Urban Review: Expiring Affordability, Early Voting and How Real Estate Prices Respond to Threat of Climate Change


This week, what happens when hundreds of thousands of affordable properties lose the restrictions keeping them affordable, what do those early voting numbers mean and how is climate change affecting real estate?

Vote sign with three languages

This week, what happens when hundreds of thousands of affordable properties lose the restrictions keeping them affordable, what do those early voting numbers mean and how is climate change affecting real estate?

Title Page

What Happens When Affordability Restrictions Expire for Half a Million Homes? Next City.


Nowhere For People To Go: Who will survive the gentrification of Atlanta? The Guardian.

Atlanta is also a special case in the history of housing in the US. It was the first city to develop public housing in 1936 and the first, early this century, to close it down completely, leaving all its housing subject to the invisible hand of market forces.

An analysis by Governing magazine ranked Atlanta fifth among US cities experiencing the most gentrification, with more than 46% of its census tracts currently gentrifying. According to the city, median rents are up 28% since 2000, compared with just 9% nationwide over the same timespan. A 2018 report by HotPads found rent in the city was rising three times faster than the national median. It also ranks third nationwide for evictions, with over 400 cases being processed a month.

Executive Summary

Just one of the many side effects of climate change: real estate prices. But how exactly the two are related depends, according to a recent study, at least in part on whether or not people in the area believe in climate change to begin with.

A team of researchers from the University of Chicago and the University of British Columbia used sale prices for coastal homes, along with future inundation risks due to changing sea levels as well as attitudes about climate change. "We discovered that homes projected to be underwater sell for more in counties with more climate change deniers, relative to believers," the authors wrote in The Conversation. "In other words, houses projected to be underwater in “believer” neighborhoods tend to sell at a discount compared to houses in “denier” neighborhoods. One standard deviation increase in the fraction of believers leads to a 7 percent difference in the price of a home projected to be underwater."

The study controlled for a range of factors, including housing stock characteristics, age and distance from the coast as well as things like short-term flood risk.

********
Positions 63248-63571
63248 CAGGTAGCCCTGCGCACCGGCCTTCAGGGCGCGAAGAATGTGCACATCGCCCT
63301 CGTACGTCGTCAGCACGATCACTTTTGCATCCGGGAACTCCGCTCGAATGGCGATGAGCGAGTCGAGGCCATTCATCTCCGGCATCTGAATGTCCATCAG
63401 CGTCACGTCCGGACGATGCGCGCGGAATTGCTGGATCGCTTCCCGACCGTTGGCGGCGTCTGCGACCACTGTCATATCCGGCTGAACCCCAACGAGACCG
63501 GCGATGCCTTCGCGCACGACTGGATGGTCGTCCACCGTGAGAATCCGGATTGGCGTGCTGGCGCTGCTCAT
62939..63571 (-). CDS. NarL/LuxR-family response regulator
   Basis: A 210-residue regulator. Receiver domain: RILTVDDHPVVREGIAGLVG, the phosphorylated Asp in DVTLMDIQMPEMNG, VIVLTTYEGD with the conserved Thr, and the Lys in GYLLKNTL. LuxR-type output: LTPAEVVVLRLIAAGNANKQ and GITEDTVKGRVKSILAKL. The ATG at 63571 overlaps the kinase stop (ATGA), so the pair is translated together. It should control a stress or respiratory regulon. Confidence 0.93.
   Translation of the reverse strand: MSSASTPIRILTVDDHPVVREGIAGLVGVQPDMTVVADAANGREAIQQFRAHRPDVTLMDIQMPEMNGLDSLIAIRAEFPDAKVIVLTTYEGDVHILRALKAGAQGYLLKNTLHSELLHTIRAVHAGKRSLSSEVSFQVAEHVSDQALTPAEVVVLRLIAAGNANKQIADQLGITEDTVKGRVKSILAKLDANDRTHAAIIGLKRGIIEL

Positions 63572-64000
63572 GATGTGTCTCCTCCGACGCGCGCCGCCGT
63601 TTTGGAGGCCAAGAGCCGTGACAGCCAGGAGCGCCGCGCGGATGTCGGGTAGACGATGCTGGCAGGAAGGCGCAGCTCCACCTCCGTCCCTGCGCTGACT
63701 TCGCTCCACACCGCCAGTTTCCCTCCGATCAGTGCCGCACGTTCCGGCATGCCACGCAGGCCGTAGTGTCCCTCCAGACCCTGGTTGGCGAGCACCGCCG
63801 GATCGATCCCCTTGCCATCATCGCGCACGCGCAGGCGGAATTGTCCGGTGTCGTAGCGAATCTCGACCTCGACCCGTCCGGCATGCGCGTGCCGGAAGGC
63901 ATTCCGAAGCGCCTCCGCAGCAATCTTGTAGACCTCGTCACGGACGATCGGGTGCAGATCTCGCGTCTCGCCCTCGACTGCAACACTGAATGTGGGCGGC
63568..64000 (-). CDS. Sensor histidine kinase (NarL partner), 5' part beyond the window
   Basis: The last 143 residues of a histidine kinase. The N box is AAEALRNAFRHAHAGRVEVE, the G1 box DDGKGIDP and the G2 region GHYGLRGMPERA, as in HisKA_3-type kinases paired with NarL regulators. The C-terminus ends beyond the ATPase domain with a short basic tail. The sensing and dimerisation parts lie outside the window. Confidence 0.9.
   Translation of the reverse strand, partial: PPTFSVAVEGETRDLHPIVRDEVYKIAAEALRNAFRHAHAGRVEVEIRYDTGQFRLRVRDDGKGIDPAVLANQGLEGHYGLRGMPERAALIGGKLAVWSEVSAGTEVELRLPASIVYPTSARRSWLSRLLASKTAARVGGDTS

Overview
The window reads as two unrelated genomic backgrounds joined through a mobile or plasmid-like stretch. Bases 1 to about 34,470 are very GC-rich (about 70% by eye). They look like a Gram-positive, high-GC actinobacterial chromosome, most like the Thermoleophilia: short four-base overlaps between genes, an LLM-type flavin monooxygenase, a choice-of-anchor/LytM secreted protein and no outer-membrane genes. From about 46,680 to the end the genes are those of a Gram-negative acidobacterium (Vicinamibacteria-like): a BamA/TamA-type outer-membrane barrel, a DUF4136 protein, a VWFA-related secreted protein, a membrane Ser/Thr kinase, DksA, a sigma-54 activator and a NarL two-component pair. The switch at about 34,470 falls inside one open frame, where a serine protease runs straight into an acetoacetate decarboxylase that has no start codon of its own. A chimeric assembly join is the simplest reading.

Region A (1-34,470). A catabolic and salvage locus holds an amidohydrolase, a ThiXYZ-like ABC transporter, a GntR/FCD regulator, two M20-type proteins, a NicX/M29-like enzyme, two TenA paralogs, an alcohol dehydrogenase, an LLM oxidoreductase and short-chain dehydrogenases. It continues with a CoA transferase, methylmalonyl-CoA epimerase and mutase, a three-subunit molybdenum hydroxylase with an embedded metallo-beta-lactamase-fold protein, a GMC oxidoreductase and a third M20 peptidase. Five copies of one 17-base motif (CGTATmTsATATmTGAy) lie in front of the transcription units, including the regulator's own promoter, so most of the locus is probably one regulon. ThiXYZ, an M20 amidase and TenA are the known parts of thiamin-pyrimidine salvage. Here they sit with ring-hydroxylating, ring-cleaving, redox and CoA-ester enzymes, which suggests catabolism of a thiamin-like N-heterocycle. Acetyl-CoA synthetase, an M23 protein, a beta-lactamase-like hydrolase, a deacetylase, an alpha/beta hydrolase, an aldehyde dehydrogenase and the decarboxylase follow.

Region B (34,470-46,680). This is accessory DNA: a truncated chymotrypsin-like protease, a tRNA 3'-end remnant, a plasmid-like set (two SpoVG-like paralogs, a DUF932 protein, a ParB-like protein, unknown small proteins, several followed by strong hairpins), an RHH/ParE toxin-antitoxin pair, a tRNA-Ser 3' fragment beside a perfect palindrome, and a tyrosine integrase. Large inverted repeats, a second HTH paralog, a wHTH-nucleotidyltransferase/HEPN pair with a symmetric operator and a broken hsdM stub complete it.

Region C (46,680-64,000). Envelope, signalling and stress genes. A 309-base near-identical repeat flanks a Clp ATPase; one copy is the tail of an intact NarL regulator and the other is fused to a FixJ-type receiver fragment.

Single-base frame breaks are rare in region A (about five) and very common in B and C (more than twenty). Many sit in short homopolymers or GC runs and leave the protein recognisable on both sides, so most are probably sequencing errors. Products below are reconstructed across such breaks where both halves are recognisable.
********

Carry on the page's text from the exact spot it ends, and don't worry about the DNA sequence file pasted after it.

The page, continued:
Not quite coastal but still very much vulnerable to the effects of climate change, at least in Houston, according to the most recent Kinder Houston Area Survey, residents are increasingly concerned with climate change and convinced it is largely caused by human actions. Notably, the researchers underscore that the findings don't account for the difference between skepticism about climate change period and skepticism toward policy responses and possible mitigations.

Still, they conclude in their paper, "Our work shows that the effects of projected climate changes may impact real estate prices decades before the projected damages are expected to occur."


This year's midterm elections have seen record early voting numbers. Early voters in El Paso, for example, had already surpassed the total early voting turnout in the last midterm elections in just two days of early voting this year. But experts caution against reading too much into the numbers when it comes to outcomes. So while nationally, Republican voters seem to be outnumbering Democratic voters, that's partly because of mail-in ballots.

“The ebb and flow of the election cycle generally is — and it’s not true in every single state but it is true in the national aggregate — Republicans tend to run up the score early with the absentee vote, Democrats come back strong with a pretty massive surge in in-person early voting, then on Election Day the vote tends to be closer to parity with a slight Republican lead,” Tom Bonier, the chief executive of TargetSmart, a data analytics firm, told the New York Times.

But even experts who note that multiple factors can contribute to jumps in early voting numbers, like new laws, campaign strategies and other changes, acknowledge this year's spike. "[M]y judgment looking at these numbers — and I’ve been doing this since 2008 — is that there is higher turnout," said Michael McDonald, a political science professor at the University of Florida, to the Times.


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